Who is Gauri? The Purana says that Gauri is another name for Parvati. The reason how Parvati was called Gauri is that when Shiva and Parvati lived on mount Kailasa, occasionally there were quarrels between them, and on one occasion Shiva reproached her for the blackness of her skin. This taunt so grieved her that she left him for a time, and, repairing to a deep forest, performed a most severe course of austerities, until Brahma granted her a boon that her complexion should be golden and by this circumstance she is known as Gauri.
Taking the other Goddess it is not quite certain whether they are different names for one and the same Goddess or whether they are different Goddess. In the Mahabharata there is a
hymn sung by Arjuna to Durga in which he says:
“Reverence be to thee, Siddha-Senani (generally of the Siddhas), the noble, the dweller on Mandara, Kumari (Princess), Kali, Kapali, Kapila, Krishna-pingala. Reverence to thee, Bhadrakali; reverence to thee, Maha Kali, Chandi, Chanda, Tarini (deliveress), Varavarini (beautiful-coloured). O fortunate Kalyani, O Karali, O Vijaya, O Jaya (victory), younger sister of the chief of cowherds (Krishna), delighting always in Mahisha’s blood’. O Uma, Sakambhari, thou white one, thou black one, O destroyer of Kaithabha! Of science, thou art the science of Brahma (or of the Vedas), the great sleep of embodied beings. O mother of Skanda goddess, art praised with a pure heart. By thy favour let me ever be victorious in battle.”
From this hymn it does appear that some of the Goddesses listed above are simply different names of Durga. Similarly, Dasabhuja, Singhavahini, Mahishamardini, Jagaddhatri, Chinnamustaka, Jagadgauri, Pratyangiri, Annapurna are the same as Durga or different forms of Durga.
There are thus two principal Goddesses. One is parvati and the other is Durga. The rest are mere names. Parvati is the daughter of Daksha Prajapati and the wife of Shiva and Durga is the sister of Krishna and the wife of Shiva. The relationship of Durga and Kali is not quite clear. According to the hymn sung by Arjuna, Durga and Kali would appear to be one and the same. But the Linga Purana seems to suggest a different view. According to it, Kali is distinct from Durga.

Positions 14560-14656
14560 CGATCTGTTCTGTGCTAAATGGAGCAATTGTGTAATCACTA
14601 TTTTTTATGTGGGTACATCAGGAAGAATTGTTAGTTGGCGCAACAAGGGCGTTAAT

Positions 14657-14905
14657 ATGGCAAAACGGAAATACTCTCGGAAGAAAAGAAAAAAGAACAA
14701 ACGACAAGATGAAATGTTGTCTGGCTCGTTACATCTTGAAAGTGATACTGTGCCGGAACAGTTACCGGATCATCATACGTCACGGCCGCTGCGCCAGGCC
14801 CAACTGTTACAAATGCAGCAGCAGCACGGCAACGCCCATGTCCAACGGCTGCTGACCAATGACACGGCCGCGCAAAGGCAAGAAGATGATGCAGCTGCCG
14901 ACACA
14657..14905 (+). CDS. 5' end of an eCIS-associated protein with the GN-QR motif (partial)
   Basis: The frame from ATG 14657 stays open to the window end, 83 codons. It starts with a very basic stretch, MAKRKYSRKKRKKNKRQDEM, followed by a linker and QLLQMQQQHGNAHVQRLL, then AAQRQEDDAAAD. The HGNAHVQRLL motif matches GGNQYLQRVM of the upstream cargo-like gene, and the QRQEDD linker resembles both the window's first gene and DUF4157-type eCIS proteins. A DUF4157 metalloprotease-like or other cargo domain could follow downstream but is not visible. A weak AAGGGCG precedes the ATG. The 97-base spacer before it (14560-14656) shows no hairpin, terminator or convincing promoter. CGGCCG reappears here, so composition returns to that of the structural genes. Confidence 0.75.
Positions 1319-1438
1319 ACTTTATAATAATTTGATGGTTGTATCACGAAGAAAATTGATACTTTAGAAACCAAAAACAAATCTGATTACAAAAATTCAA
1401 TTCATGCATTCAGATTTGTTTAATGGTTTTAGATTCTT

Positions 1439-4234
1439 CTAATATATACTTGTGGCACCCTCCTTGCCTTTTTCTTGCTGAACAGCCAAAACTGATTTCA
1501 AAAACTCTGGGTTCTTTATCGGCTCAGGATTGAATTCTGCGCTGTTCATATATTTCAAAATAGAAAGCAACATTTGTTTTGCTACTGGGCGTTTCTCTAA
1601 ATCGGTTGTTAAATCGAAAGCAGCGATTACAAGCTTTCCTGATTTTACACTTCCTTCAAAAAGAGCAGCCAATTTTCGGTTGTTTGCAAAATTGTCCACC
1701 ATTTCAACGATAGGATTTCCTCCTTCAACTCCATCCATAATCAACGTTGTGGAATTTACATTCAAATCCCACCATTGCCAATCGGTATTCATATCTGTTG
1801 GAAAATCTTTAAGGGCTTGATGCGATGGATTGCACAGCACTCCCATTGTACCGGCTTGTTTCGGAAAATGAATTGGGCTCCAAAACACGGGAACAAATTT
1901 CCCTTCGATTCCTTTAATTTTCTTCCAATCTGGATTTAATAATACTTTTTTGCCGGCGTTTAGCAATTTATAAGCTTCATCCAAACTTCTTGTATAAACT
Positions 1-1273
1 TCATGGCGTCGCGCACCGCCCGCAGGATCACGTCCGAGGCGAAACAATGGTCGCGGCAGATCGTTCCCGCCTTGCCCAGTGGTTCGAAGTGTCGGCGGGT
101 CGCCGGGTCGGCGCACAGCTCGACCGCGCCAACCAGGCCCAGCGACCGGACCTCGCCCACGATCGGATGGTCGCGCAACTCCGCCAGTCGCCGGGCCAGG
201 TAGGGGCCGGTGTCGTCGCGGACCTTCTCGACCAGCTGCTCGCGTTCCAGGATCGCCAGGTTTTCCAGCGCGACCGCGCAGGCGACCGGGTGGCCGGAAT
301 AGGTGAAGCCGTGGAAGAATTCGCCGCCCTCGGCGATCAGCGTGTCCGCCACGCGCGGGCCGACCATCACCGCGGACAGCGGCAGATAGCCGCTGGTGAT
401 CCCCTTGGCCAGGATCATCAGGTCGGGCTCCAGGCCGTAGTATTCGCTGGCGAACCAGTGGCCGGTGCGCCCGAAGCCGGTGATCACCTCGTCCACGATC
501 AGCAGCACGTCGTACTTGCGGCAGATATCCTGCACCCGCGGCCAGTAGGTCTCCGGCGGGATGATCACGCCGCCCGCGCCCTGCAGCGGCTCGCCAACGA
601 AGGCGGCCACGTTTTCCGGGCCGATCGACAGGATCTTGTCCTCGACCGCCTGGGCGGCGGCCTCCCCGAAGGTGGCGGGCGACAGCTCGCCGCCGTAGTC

A comparison between the Vedic Goddess and the Puranic Goddess cannot be avoided by a student whose business it is not merely to write history but to interpret history. On one point there is a striking contrast, between the two. The worship of the Vedic Goddess was worship by courtesy. They were worshipped only because they were the wives of Gods. The worship of the Puranic Goddesses stand on a different footing. They claim worship in their own right and not because they are wives of Gods. This difference arises because the Vedic Goddesses never went to the battle-field and never performed any heroic deed. The Puranic Goddesses on the other hand went to the battlefield and performed great heroic deeds. Their worship was not by courtesy. It was based upon their heroic and thundering deeds.
(to be continued)
Source : ‘Riddles in Hinduism – Dr. Babasaheb Ambedkar Writings and Speeches Vol. 4 Pages 99 – 107, Published by Education Department, Government of Maharashtra, 1987.